EQUINE VIRAL ARTERITIS
In August, 1993, an outbreak of equine viral arteritis
(EVA) was diagnosed at the Arlington
race track near Chicago.
It affected 190 horses in two barns. The most common clinical
signs recognized with this outbreak were elevated temperature,
swollen, edematous limbs and a skin rash. Other signs often
associated with EVA have been abortions at various stages
of gestation, nasal discharge, conjunctivitis, weakness,
depression and anorexia.
Diagnosis of EVA cannot be based only on clinical
signs which are nonspecific. Specimens for virus isolation
from the live, acutely affected animal include nasopharyngeal
and conjunctival swabs, citrated or edta whole blood and,
in some labs, semen. At necropsy, isolations can be made
from many tissues. Tissues of choice are spleen, mesenteric
lymph nodes, and lung. In cases of abortion, specimens
should include fetal thoracic fluid, lung, spleen, liver,
kidney and placenta. All specimens must be fresh, chilled,
and sent to the lab without delay. At the Pur-due ADDL,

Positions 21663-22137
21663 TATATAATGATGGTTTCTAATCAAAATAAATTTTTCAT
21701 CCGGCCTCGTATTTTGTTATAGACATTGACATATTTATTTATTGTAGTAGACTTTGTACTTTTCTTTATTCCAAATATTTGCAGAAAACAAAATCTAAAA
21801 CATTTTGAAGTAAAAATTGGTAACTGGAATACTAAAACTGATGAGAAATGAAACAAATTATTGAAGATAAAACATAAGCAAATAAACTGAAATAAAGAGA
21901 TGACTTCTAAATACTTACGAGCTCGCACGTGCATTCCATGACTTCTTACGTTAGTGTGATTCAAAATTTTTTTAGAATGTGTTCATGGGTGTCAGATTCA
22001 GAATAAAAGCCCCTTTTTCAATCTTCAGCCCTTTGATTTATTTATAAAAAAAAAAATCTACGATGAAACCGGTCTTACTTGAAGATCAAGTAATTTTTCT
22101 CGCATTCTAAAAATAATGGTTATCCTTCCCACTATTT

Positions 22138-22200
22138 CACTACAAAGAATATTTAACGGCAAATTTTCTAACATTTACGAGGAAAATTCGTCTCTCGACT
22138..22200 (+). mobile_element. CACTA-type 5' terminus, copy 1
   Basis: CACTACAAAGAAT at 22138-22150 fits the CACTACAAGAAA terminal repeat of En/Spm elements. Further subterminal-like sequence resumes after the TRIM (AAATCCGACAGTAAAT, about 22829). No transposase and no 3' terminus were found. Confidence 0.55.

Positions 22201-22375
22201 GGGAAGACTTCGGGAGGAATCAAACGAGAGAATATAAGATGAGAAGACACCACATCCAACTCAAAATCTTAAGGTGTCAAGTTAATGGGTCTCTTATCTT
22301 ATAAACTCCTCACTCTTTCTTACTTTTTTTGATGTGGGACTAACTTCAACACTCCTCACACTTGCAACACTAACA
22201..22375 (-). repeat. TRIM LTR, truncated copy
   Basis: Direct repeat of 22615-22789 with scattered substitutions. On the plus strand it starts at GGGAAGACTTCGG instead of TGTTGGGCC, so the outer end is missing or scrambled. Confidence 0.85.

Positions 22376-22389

isolations may take up to 3 weeks to complete.
At the race track, treatments were limited to supportive
therapy. Most infected horses recovered naturally, with
minimal treatments. Occasionally, nonsteroidal, anti-inflammatory
drugs were used to help control pyrexia.
In order to control the spread of EVA, a conscience
effort must be made to isolate, quarantine and possibly
vaccinate. Because EVA is known to be spread by aerosol
droplets, venereal transmission and from fomites, affected
animals at Arlington
were placed on a strict quarantine for 21 days.
Presently, the only vaccine on the market is Fort Dodge
Laboratory's ARVAC. Vaccination apparently limits transmission
and prevents carrier stallions. The normal vaccination
protocol is a yearly vaccine for all mares and non breeding
mares. Breeding mares and stallions should be vaccinated
at least three weeks prior to breeding. If a mare is pregnant
or a foal is less than 6 weeks old, they should not be vaccinated.
The drawback of vaccination is that the antibody titer
from vaccination can not be differentiated from the antibody
titer of the natural disease. This complication may prevent
international export to some countries.
Dan Wilson.PUSVM'94 Dr. William VanAlstine Chief of Pathology-ADDL
Dr. Charles Kanitz Chief of Virology-ADDL